Married writer seeks critique partner.

8 Feb

An important part of writing, or any job really, is critique.

You are working away, feeling like your practically Hemingway, thinking about what you will say to Oprah when she interviews you about your book (because it was an obvious choice for Oprah’s book club) and then you give someone your work. And like a kick to the gut: who is this character? I don’t understand what’s happening here. This doesn’t make sense. I’m not connecting with your story.

I guess Oprah will have to wait.

I enjoy others critiquing my work because it makes the work better, bottom line. But, finding a critique partner is a delicate dance. You want someone who has a little more experience than you, someone who is a little ahead of you in the process, someone who is frankly, a little better than you. Now add “work that you enjoy reading enough to spend time critiquing” and “a partner that gives constructive feedback” and you may have found the perfect relationship.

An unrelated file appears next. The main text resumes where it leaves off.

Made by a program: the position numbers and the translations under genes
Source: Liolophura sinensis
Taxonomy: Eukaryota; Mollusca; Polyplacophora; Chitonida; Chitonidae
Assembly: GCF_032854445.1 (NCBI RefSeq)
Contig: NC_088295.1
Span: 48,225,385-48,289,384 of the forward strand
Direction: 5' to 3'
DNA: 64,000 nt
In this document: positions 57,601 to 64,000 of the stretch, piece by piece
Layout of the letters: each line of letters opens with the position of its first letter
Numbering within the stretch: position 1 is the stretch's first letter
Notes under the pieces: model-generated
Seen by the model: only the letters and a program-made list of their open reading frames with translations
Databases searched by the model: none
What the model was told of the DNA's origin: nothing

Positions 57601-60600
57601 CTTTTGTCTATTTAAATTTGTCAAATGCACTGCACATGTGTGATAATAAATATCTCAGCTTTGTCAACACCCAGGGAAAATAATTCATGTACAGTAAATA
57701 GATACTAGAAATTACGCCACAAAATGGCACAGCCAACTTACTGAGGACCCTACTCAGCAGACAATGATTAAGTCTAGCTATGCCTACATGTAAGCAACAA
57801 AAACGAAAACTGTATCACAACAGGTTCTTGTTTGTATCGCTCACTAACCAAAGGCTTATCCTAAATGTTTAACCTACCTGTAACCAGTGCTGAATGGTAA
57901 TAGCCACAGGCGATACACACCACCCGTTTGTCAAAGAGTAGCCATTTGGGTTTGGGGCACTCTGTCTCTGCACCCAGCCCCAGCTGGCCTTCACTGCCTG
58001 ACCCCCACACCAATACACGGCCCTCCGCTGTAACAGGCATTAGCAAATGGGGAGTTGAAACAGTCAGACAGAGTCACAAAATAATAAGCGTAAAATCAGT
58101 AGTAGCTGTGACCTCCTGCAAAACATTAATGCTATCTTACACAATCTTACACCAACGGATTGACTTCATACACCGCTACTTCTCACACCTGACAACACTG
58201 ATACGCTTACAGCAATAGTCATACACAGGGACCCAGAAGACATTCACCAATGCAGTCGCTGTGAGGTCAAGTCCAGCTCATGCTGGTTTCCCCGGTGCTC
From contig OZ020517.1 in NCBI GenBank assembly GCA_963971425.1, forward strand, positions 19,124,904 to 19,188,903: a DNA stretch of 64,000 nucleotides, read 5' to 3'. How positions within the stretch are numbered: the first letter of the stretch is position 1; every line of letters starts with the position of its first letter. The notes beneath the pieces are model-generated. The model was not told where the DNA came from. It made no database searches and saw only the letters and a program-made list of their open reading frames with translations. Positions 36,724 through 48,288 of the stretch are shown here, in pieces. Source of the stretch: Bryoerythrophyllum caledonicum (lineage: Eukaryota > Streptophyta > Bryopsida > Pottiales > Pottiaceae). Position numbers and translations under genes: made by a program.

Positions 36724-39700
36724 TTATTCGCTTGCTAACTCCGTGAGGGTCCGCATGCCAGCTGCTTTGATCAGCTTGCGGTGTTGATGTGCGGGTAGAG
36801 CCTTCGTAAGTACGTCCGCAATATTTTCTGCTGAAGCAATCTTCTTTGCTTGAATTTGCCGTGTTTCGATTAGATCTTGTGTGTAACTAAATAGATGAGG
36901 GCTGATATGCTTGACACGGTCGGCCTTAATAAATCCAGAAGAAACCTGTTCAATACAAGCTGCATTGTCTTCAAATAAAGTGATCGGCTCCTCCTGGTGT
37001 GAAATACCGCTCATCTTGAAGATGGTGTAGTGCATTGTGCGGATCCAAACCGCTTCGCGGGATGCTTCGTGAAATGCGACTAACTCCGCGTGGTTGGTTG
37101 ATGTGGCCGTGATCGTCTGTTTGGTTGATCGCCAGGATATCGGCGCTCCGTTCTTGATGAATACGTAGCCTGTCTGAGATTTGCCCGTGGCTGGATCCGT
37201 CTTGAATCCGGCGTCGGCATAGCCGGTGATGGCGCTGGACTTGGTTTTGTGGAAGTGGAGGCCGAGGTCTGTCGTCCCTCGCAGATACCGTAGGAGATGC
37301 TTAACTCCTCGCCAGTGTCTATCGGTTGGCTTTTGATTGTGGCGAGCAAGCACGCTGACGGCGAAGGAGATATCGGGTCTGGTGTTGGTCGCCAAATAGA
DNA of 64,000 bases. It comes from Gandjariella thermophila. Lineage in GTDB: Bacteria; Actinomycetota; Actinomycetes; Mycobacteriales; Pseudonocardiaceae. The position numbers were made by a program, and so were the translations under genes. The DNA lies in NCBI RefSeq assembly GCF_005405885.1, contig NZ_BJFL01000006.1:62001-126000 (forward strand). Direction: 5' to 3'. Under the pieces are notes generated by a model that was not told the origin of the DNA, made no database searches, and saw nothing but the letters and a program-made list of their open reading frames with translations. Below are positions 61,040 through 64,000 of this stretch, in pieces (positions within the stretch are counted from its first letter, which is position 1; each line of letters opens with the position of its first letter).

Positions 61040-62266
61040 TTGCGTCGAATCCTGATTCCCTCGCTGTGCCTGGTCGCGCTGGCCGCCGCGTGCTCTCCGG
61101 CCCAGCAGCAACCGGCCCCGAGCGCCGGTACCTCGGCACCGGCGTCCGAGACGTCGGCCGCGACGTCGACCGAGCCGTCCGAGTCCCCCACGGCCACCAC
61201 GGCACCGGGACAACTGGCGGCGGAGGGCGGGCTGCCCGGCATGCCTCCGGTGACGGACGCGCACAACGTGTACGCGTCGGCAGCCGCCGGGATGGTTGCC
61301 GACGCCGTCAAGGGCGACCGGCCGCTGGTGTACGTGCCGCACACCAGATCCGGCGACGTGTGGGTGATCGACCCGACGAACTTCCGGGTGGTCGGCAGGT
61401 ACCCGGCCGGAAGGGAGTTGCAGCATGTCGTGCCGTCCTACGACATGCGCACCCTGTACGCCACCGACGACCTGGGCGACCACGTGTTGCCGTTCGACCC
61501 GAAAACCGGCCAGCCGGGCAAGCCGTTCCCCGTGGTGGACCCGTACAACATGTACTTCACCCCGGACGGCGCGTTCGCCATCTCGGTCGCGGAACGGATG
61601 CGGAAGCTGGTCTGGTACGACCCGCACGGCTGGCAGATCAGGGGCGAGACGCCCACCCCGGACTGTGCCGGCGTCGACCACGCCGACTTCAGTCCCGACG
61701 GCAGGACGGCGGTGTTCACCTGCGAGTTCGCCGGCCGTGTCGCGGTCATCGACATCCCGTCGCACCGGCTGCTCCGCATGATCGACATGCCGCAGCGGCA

It’s like for writers. It always come back to, doesn’t it? No? Anyone? I’m married, so no more need for the real But when I moved to St. Louis, I wished there was for friends. Before you judge, you relocate to a new city as an adult and tell me you wouldn’t want something like that. Now it seems I am using for writers.

I first showed my work to a writer friend, Amy Simpson, who absolutely picked my first chapter apart in the best way possible. I then found a website where you can seek out other critique partners and swap work, which has been hit or miss. One woman asked me if I wanted to try and work together. She looked over my work and gave me a few notes, and then I spent a good hour reading and providing feedback on her work. No response ever again. Even if she thought I was too harsh or didn’t care for my feedback, she could’ve taken the ten seconds to write “Thanks for your input” in an email. I want to take the ten seconds to send her an unsolicited email that says, “You’re welcome.”

I am now working with two other writers and so far, each is a good fit in different ways. Although, I’m still not sure if either is “the one.”


2 Responses to “Married writer seeks critique partner.”

  1. Amy Leigh Simpson February 15, 2013 at 4:25 am #

    Hey, I saw my name in there 🙂 congrats on the blog… Looks great!

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